1 INK MONKEY
The doorbell rings. I swing my aching body out of bed, haul on my dressing gown, and shuffle wearily downstairs.
It rings again, this time with a touch of impatience. I open the door and there on the step stands an old man. Head thrown back, and nostrils flaring, he fixes me with a haughty stare, until I realise he is blind. I take in the sharp black cashmere coat, the natty tie, the ebony cane, and tucked under his arm the shoebox wrapped in brown paper and tied with string.
‘Can I help you?’ I ask, the flu pulsing in my sinuses.
His head turns to catch my voice. ‘Ah, la senora’ he says, and steps onto the door mat, wiping his boots carefully. I notice they are made of tooled eel skin, very pointed.
‘Buenos dias, senora,’ he says with old world formality.
‘And who on earth are you?’ I ask, much surprised.
‘Ah, con su permiso.’ He reaches into his pocket and presents me with his card. Nestling among the roses, flames and florid serpents are the words: Jorge Luis Borges.
‘Jorge Luis!’ I gasp. ‘But what are you doing in Derby? Aren’t you dead?’
‘Si, claro,’ he answers drily.
I can’t believe this, but I invite him into the front room anyhow, opening the dusty blinds. He turns towards the day light, nostrils snuffing the air.
‘Coffee?’ I ask. He nods and settles himself politely on the sofa, the box resting on his knee. I make us both a cup, and he sips his tentatively. After a long pause, I say ‘Senor Borges, why are you here?’
‘Senora Isabel’, he replies putting down his cup, ‘ I have brought you this. I believe it is yours now.’ His mottled old hands, still strong, grasp the box and he presents it to me.
‘What is it?’ I ask curiously.
‘No! Do not open it yet. You must wait till I have gone.’
‘But…’ What am I to make of all this?
The he smiles an old, sad smile, and beneath the wild white tufting eyebrows, I see the skull beneath the skin.
‘I am going now.’ He rises, takes a last sip and gets up slowly. ‘Coffee is good,’ he mutters and picks up his stick. He clearly wants to be off. I open the door for him, rather baffled. As he steps across the threshold, he suddenly grasps my wrist and fixes me with fierce milky eyes. ‘It is yours. Un regalo.’ he says hoarsely. ‘I know you have waited for many years. You will know what to do with it.’ He shrugs. ‘It is certainly no good to me anymore.’ And he smiles sadly. ‘Adios!’ he says and walks away down the street.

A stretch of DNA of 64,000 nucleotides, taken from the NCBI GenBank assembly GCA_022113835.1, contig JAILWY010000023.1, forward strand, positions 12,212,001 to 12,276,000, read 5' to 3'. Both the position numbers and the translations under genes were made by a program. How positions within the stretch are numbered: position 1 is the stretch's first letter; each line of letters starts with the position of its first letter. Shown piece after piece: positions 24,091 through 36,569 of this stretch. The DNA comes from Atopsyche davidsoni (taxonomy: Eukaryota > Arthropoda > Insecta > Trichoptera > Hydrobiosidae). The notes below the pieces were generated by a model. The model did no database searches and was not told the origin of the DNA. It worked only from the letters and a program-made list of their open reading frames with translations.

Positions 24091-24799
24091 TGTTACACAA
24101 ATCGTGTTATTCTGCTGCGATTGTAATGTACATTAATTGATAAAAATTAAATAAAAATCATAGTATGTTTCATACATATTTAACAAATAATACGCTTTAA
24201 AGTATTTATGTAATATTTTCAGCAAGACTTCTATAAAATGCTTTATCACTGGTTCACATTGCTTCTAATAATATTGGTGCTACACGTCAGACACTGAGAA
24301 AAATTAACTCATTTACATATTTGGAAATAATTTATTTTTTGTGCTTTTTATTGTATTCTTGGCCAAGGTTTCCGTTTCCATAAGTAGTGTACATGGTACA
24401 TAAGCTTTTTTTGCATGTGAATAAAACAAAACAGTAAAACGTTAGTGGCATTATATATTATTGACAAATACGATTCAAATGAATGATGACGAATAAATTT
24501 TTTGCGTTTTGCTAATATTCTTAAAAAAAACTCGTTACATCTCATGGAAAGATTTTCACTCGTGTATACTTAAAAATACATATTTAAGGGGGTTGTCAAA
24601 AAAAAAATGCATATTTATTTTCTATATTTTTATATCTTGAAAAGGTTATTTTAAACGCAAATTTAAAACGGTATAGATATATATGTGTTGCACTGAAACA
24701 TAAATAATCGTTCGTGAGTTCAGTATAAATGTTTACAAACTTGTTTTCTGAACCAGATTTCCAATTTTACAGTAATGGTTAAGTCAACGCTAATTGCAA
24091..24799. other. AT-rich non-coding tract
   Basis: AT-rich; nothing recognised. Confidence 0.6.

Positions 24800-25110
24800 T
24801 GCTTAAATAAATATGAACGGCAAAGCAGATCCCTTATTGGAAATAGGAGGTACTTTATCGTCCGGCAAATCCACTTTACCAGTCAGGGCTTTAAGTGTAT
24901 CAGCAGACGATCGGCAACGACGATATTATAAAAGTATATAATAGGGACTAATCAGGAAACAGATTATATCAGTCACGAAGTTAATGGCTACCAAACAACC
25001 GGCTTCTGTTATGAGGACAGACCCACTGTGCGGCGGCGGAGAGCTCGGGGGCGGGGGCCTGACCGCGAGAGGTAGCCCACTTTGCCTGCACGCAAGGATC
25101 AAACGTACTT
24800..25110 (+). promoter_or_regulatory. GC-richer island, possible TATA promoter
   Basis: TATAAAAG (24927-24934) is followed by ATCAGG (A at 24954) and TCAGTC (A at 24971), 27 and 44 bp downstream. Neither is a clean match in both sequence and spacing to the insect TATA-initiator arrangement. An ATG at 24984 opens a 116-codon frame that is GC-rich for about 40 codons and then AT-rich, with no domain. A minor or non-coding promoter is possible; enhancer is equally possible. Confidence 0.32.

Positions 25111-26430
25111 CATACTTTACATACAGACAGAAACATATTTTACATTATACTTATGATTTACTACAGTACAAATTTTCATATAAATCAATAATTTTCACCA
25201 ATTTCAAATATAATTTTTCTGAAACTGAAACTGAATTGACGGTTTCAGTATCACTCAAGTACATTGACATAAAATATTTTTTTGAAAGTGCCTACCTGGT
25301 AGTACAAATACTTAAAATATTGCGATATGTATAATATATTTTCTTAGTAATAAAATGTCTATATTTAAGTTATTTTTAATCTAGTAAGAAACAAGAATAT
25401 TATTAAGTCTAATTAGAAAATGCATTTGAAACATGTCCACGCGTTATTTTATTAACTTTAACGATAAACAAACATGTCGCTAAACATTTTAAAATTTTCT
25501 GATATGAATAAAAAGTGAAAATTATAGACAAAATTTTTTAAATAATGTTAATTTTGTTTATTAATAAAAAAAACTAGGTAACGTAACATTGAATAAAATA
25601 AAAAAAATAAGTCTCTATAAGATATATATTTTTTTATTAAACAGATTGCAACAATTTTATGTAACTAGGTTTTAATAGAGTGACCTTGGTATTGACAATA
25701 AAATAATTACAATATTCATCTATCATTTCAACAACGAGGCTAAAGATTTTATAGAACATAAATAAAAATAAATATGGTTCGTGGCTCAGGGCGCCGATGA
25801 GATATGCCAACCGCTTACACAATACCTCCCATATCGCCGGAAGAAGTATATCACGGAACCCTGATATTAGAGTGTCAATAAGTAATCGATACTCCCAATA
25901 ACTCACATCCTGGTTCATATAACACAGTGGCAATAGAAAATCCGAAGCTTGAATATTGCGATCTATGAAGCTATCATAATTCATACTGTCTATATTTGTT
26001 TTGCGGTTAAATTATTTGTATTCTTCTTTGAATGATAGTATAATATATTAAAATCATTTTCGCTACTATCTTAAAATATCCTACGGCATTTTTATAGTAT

Adios! And what was all that about? I wonder. But I am rather excited about the present in the box. I snip the string and tear off the brown paper, and as I lift it I feel the weight of something inside shifting. Something is alive! I think. More cautiously now, I open the flap and peer inside.
Bright brown eyes in a wrinkled black face stare back at me. The creature is covered in sooty fur, soft as velvet and has cunning black suede hands, and a long, long tail. I am astonished, and just have time to notice the sharp little teeth, before it has leapt out of the box and made a dash for the top of the bookshelf where it sits, chattering rudely at me.
The Ink Monkey!
‘Come down here, Ink Monkey,’ I say, my voice all friendly.
It laughs its wicked laugh and declines.
‘Come on, come on down!’ I coax. It looks into my eyes and deliberately starts to masturbate. The skin is a surprising scarlet against the black fur, and the tiny hands very clever and deft. My jaw drops and I watch, horrified yet fascinated. Will it come? All over my bookshelf? The Ink Monkey flashes me a coy look: it is not telling. Then it starts to leap lightly from surface to surface, chattering and scolding, faster and faster. My ornaments and keepsakes from faraway places scatter, fall and smash on the floor.
‘Come down!’ Now I am really annoyed, and roll up a newspaper, determined to get it. But it has retreated craftily out of reach and I will have to fetch the step ladder. I shut the door behind me, hard.
‘What’s going on in there?’ asks Z. The sound of scampering feet and shattering objects has drawn him from his office. We listen together for a moment. What am I going to do?
Then, ‘Never mind.’ I say suddenly. ‘It’s none of your business. I’ve got this.’
He shrugs and walks off.
The words come back to me: You will know what to do.
I fetch paper and a bottle of blackest ink. Armed with these, I open the door firmly, ignoring the chaos and the little whirling black daemon. There is my desk waiting by the window, an old school desk retrieved from the skip some time ago and never used. I wipe the dust off with my sleeve, lay out the paper and pour some ink into the little ceramic ink well. After staring at the paper for a bit, I dip the quill into the ink, and start writing.
The doorbell rings. I swing my aching body out of bed…
The pen scratches and glides for some time. I am totally absorbed. Then I pause, pen raised. The room has become quite still and quiet. I smile to myself, and carry on writing. After I have pushed the words across the page for while, I notice, out of the corner of my eye, a small black presence that has taken up its place my desk. It scratches absently and then without warning, shoots out a skinny arm to snatch the inkwell.
‘No!’ I cry, as it drinks the ink. ‘Don’t do that! Stop it. How will I be able to write if